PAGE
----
While much of the media focus remains on Taliban issue and Musharraf’s trial, a development occurring largely beyond the public eye pertains to the 16thSeptember 2010 murder of MQM co-founder Dr. Imran Farooq in London outside his home in Edgeware, London. This especially concerns the possibility of a UK-Pakistani swap of a couple of individuals of concern to each country that may not only solve the great murder mystery but also seal the fate of exiled MQM leader Altaf Hussain.
Official efforts have gained momentum in recent months to secure the transfer of two murder suspects currently in the custody of Pakistani intelligence, Mohsin Ali Syed and Muhammad Kashif Khan Kamran, to the UK—with Pakistani authorities demanding in return the handover of two Baloch separatist leaders, Harbiyar Marri and Mehran Baloch, living in the UK.
The recent disclosure of a confidential letter from Wajid ShamsulHassan , Pakistan’sHigh Commissioner in London, addressed to the Ministry of Foreign Affairs, which had expressed great alarm at the activities of Balochi leaders, provides a clue that the ground for the purpose is indeed being laid.
Following this disclosure, Harbiyar, who has asylum status in the UK, has attempted to preempt Pakistan’s future request for his extradition by clarifying that he has “not broken any British rule,” therefore, the UK cannot hand him over to Pakistani authorities.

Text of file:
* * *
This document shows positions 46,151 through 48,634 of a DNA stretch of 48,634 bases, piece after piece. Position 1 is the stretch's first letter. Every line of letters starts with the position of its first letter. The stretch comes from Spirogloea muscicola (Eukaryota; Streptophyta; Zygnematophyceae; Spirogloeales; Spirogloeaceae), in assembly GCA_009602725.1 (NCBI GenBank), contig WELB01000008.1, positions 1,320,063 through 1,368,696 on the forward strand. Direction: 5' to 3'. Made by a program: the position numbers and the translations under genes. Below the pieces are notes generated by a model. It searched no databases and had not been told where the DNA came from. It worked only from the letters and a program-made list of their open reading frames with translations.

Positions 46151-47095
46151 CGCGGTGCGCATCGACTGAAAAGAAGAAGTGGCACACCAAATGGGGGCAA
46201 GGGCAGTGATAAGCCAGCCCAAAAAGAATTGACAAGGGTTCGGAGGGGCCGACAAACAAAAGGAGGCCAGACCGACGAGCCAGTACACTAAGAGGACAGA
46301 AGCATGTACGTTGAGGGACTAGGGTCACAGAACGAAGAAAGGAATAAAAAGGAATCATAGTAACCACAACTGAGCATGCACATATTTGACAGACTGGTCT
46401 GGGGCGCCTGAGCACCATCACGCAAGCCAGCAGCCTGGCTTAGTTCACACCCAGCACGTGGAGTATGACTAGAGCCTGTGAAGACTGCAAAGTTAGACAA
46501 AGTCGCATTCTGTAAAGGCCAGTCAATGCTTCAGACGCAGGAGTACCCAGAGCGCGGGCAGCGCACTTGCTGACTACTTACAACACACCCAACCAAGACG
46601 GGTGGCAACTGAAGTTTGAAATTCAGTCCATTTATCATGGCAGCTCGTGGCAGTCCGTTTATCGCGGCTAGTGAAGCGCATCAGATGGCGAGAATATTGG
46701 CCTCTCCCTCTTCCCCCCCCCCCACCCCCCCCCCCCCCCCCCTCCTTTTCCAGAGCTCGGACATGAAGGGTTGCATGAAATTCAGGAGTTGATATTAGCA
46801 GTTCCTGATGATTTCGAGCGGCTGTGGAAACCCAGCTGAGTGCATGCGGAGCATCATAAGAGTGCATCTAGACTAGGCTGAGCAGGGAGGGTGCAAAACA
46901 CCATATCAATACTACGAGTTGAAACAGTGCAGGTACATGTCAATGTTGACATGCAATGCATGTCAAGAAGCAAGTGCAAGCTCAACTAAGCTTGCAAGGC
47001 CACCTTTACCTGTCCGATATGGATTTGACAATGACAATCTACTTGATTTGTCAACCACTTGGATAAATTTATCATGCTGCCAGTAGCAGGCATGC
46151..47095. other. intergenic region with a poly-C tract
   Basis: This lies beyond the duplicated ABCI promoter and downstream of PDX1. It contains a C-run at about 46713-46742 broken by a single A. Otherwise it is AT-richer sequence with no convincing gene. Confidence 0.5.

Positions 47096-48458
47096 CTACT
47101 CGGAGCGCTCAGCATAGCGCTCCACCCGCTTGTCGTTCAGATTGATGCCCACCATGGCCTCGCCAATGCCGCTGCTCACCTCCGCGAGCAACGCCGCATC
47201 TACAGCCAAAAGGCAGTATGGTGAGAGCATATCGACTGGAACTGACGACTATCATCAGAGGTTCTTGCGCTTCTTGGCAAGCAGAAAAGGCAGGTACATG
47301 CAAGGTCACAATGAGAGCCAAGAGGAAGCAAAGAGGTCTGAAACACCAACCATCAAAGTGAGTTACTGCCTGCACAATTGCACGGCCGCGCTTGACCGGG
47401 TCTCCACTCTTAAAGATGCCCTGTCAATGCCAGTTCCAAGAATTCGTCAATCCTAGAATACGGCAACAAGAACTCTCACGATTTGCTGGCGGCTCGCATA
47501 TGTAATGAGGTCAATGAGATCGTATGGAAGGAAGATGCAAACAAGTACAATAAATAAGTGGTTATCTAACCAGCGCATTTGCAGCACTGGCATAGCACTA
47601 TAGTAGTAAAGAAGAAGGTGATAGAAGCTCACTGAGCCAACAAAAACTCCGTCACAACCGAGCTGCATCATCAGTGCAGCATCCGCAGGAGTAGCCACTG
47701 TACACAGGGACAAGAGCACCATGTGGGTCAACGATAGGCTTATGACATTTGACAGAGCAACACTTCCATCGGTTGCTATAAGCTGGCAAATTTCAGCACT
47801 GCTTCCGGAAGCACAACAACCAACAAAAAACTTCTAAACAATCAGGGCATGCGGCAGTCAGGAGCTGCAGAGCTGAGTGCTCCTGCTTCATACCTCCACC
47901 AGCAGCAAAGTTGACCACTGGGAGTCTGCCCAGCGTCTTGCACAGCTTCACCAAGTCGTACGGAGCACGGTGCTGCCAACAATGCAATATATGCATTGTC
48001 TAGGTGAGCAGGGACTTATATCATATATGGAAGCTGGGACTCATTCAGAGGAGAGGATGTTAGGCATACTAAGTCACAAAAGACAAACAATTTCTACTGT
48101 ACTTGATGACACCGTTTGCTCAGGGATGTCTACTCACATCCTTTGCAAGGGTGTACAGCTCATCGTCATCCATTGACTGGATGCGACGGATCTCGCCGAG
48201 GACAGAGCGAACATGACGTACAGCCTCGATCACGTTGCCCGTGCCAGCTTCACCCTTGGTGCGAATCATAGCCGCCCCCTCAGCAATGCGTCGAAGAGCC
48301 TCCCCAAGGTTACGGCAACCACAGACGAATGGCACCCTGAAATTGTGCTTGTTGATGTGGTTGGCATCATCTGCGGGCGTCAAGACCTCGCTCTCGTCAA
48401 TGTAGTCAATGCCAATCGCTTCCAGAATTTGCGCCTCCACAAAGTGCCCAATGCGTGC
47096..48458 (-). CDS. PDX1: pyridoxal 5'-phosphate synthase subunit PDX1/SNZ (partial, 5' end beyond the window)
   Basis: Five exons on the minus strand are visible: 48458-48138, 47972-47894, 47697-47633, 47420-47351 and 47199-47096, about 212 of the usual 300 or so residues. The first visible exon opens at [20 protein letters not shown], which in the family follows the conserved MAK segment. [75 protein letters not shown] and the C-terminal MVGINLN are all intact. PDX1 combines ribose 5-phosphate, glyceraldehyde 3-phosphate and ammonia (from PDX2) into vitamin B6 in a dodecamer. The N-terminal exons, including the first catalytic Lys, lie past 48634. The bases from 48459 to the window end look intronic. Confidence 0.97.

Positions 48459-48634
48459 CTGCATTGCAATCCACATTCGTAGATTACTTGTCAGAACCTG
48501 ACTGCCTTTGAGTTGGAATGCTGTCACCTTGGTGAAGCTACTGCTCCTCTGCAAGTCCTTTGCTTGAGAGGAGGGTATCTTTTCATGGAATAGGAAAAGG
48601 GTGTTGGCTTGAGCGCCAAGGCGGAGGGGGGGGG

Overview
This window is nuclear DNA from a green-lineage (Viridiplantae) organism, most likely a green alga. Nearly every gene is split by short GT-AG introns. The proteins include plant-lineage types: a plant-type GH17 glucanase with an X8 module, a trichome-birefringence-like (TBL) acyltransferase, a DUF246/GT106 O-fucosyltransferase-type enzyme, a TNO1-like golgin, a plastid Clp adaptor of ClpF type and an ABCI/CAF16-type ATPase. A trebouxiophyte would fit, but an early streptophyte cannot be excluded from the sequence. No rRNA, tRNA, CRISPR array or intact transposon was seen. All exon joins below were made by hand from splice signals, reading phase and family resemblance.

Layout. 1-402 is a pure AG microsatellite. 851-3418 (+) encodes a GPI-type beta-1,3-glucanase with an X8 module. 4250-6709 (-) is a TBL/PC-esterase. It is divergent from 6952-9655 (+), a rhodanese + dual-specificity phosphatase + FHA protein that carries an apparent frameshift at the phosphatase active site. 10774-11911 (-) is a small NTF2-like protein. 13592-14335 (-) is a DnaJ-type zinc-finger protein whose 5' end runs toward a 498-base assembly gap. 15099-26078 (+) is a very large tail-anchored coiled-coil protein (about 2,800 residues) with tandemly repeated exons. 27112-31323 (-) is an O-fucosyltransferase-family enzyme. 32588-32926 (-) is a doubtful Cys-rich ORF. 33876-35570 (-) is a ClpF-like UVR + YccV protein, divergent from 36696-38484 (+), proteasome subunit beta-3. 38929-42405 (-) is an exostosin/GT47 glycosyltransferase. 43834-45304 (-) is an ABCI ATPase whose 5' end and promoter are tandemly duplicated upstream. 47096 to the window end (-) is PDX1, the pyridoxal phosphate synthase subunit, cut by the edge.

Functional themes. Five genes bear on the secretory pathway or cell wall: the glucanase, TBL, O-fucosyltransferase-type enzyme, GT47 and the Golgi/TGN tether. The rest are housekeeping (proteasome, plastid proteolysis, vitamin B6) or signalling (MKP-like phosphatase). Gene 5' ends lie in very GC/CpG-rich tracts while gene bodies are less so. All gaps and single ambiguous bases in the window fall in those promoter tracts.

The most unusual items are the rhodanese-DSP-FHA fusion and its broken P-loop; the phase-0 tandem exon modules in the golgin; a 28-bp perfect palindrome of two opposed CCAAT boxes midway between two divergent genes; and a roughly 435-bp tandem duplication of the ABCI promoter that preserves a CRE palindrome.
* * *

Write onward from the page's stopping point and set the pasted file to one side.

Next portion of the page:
Thus far, according to Interior Ministry sources, Pakistan has not formally requested the UK government for the handover of either Harbiyar or Mehran, who is a British national—even though successive governments have indeed raised the issue of their sponsorship of separatist struggle in Balochistan with the British government several times before.
Pakistan does not have a formal extradition treaty with the UK, but its civilian and military regimes have both been reluctant to sign one—given the fact that London has been a preferred place of exile abroad for many leaders, from Benazir and Altaf to Musharraf and the Sharifs, in times of trouble at home.
For this reason, it is difficult to envision the two countries agreeing to an extradition treaty any time soon. Therefore, they may instead look for a via media for a swap like this, if and when efforts for the purpose gain momentum in the days ahead.
However, this will not be an easy task, especially because anyone on asylum status or with British nationality enjoys a level of legal freedoms which complicates the extradition of prominent individuals residing in the UK to their countries of origin, be they ‘wanted criminals’ or politicians in exile.
Especially because Mehran has a British nationality, another possible name whose handover the Pakistani authorities may seek as part of a swap is Lyari’s alleged gang war leader Habib Jan Baloch, who also resides in the UK.
If it was up to the Sharif government alone, then it would have handed over the two murder suspects in the custody of intelligence service to British authorities by now. It is the intelligence services, in whose custody the two suspects of Dr Farooq’s murder are, which is not in favor of handing them over to the UK without getting in return two of the three wanted Baloch leaders.